Matteo Trentin of Omaga Pharma-Quick Step has taken the Belgian team's second consecutive stage win of the 100th edition of the Tour de France, the 23-year-old Italian getting into a big break on Stage 14 to Lyon and then outsprinting a dozen or so rivals to snatch the win, with Orica-GreenEdge's Michael Albasini second and Andrew Talansky of Garmin-Sharp third. Chris Froome of Team Sky retains the race lead on a day when the overall contenders were happy to let the break go eventually.
It's the first victory by an Italian rider in this year's race - indeed, the first since 2010 - and moreover one achieved by a man who yesterday had helped room mate Mark Cavendish notch up his 25th career stage win in cycling's biggest race.
On the eve of Bastille Day, there was heartbreak for local fans, however, as Sojasun's Julien Simon, who had attacked his fellow breakaway riders on the penultimate climb, crested 15 kilometres out, was brought back shortly ahead of the flamme rouge marking 1 kilometre to go.
Simon had been absolutely on the limit as he headed towards the finish in Lyon with the raucous cheers of fans hopeful of a first home stage win in this year's race ringing in his ears, taking the tightest possible line throug the corners, resulting in some near misses with over enthusiastic supporters and even a policewoman on one bend.
With 5 kilometres left, Simon, winner of the day's combativity prize, had an advantage of 15 seconds, his pursuers strung out on the road behind him as they desperately tried to bring him back. Reeled in he was, however, with a small group of a dozen or so riders reforming in the closing few hundred metres and Trentin emerging to take the win.
Following yesterday’s explosive Stage 13 to Saint-Amand-Montrond, when first Omega Pharma-Quick Step then Saxo-Tinkoff exploited strong crosswinds to split the peloton, this always looked like a day when a break might stick with the imposing bulk of Mont Ventoux looming into view on the longest stage of the race tomorrow.
Today’s 191 kilometre stage from Saint-Pourçain-sur-Sioule included seven categorised climbs – five of them Category 4, the other two being Category 3 – the terrain also favouring any escapees.
The first attack came just 3 kilometres after the flag dropped to signal the start of racing on another hot, sunny day, and one of the first three riders to get away was the oldest man in this year’s Tour, RadioShack-Leopard’s Jens Voigt, who was joined by AG2R La Mondiale’s Blel Kadri and Lotto-Belisol’s Lars Bak.
Shortly afterwards, they were joined by French national champion Arthur Vichot of FDJ and his compatriot Christophe Le Mevel of Cofidis, with Vacansoleil-DCM, still seeking their first stage win of the race, leading the chase.
Ahead of the day’s first climb, the Côte de Marcigny, which came after 66.5 kilometres, the front group had swelled to 18 riders, with the five earlier escapees joined by Trentin, Albasini and Talansky plus the latter’s team mate David Millar, and the BMC Racing pair of Marcus Burghardt and Tejay van Garderen.
Also in the escape were RadioShack-Nissan’s Jan Bakelants, Europcar’s Cyril Gautier, the Katusha rider Pavel Brutt, two Movistar riders, Imanol Erviti and Jose Joaquin Rojas, Orica-GreenEdge’s Simon Geschke and Egoitz Garcia of Cofidis.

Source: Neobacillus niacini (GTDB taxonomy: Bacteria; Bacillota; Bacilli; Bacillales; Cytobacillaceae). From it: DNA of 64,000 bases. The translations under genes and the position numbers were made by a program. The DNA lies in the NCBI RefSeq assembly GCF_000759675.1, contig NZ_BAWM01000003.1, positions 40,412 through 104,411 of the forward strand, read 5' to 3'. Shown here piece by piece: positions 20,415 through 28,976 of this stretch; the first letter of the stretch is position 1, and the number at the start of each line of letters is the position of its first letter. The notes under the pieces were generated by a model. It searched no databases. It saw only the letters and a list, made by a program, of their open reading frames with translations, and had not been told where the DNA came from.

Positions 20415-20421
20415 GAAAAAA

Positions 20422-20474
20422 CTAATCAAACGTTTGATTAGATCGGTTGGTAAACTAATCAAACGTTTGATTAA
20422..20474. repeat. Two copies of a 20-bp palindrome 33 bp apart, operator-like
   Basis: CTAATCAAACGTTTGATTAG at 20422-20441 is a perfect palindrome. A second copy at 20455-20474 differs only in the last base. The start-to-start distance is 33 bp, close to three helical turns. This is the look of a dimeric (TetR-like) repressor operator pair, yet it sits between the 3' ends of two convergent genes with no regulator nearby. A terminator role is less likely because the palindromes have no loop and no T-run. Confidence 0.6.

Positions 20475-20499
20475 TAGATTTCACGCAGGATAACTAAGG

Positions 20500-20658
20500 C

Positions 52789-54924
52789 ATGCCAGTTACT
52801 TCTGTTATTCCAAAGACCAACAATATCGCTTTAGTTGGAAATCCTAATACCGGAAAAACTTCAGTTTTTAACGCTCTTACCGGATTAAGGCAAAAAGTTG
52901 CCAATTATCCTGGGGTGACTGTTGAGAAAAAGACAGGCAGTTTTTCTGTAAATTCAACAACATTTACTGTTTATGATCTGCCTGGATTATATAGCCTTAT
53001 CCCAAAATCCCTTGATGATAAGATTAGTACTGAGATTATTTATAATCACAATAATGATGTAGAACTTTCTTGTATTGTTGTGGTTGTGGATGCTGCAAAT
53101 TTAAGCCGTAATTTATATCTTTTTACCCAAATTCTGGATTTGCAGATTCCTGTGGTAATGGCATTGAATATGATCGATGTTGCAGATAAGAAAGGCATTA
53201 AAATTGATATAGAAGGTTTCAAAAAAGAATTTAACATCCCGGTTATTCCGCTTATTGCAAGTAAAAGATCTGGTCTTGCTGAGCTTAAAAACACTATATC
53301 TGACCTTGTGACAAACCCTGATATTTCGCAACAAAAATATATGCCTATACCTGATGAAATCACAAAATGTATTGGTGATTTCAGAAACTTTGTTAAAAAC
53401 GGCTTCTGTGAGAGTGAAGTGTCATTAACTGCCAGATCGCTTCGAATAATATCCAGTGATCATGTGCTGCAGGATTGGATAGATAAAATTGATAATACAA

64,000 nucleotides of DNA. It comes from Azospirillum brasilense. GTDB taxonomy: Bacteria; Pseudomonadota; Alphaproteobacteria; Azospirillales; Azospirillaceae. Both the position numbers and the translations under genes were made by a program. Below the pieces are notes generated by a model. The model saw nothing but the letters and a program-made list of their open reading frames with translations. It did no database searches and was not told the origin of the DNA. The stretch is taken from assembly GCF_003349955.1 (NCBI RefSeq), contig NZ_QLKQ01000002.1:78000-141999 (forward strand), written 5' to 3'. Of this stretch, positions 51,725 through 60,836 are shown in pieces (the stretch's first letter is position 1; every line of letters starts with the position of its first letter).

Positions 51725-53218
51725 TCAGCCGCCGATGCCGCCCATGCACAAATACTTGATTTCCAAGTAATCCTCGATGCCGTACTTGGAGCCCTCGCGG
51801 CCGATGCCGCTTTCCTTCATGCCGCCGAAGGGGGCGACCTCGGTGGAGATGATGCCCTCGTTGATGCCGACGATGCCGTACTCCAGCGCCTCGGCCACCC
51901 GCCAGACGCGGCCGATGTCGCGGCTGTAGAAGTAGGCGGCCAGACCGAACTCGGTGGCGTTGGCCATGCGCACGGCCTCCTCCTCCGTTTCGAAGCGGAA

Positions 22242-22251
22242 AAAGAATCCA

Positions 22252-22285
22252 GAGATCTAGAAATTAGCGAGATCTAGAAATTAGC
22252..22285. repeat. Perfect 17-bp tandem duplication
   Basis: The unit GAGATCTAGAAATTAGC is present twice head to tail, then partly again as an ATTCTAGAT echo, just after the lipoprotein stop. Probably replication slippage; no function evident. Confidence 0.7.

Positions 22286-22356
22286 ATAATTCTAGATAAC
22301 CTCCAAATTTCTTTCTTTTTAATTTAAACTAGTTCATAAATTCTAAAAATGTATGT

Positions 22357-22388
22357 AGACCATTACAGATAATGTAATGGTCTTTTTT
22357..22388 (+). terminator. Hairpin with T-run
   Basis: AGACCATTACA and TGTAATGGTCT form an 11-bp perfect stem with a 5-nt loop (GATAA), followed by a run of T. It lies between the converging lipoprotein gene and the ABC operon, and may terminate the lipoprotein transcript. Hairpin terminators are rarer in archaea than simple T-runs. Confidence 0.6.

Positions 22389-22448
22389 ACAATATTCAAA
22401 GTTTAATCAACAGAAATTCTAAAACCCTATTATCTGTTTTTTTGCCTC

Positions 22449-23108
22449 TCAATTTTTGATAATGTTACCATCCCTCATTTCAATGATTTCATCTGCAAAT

The racing had been frantic in the first hour, with the leaders covering 48.1 kilometres, the fastest first 60 minutes’ racing of this year’s Tour.
With 100 kilometres still to ride, and no doubt mindful of tomorrow’s big stage to Mont Ventoux, Team Sky decided enough chasing had been done and knocked off the pace at the front of the main group, although Damiano Cunego of Lampre-Merida and Vacansoleil-DCM’s Johnny Hoogerland would launch an ultimately fruitless bid to bridge across to the select front bunch.
On that penultimate climb, the Côte de la Duchère, an ascent of 1.4 kilometres at an average gradient of 4.1 per cent, the elder statesmen of the break, Millar and Voigt, both former stage winners and wearers of the yellow jersey, were dropped as the group split apart.
More damage was done by Simon as he made his move immediately after crossing the summit, but any dreams he may have harboured of getting his picture on the front page of l’Equipe for tomorrow’s Fête Nationale edition were dashed as first Burghardt then Albasini, followed by the remains of the group, got across to him.
It was an unhappy end to the stage for another member of the break too – Bakelants, winner of Stage 2 in Ajaccio, a performance that put him into the yellow jersey for two days, was unable to resist the effects of a stomach bug with 33 kilometres still left to ride and was forced to answer a call of nature with the aid of a cap; perhaps the only time in this year’s race a fellow pro will envy AG2R’s riders the brown shorts they wear.
Born in Scotland, Simon moved to London aged seven and now lives in the Oxfordshire Cotswolds with his miniature schnauzer, Elodie. He fell in love with cycling one Saturday morning in 1994 while living in Italy when Milan-San Remo went past his front door. A daily cycle commuter in London back before riding to work started to boom, he's been news editor at road.cc since 2009. Handily for work, he speaks French and Italian. He doesn't get to ride his Colnago as often as he'd like, and freely admits he's much more adept at cooking than fettling with bikes.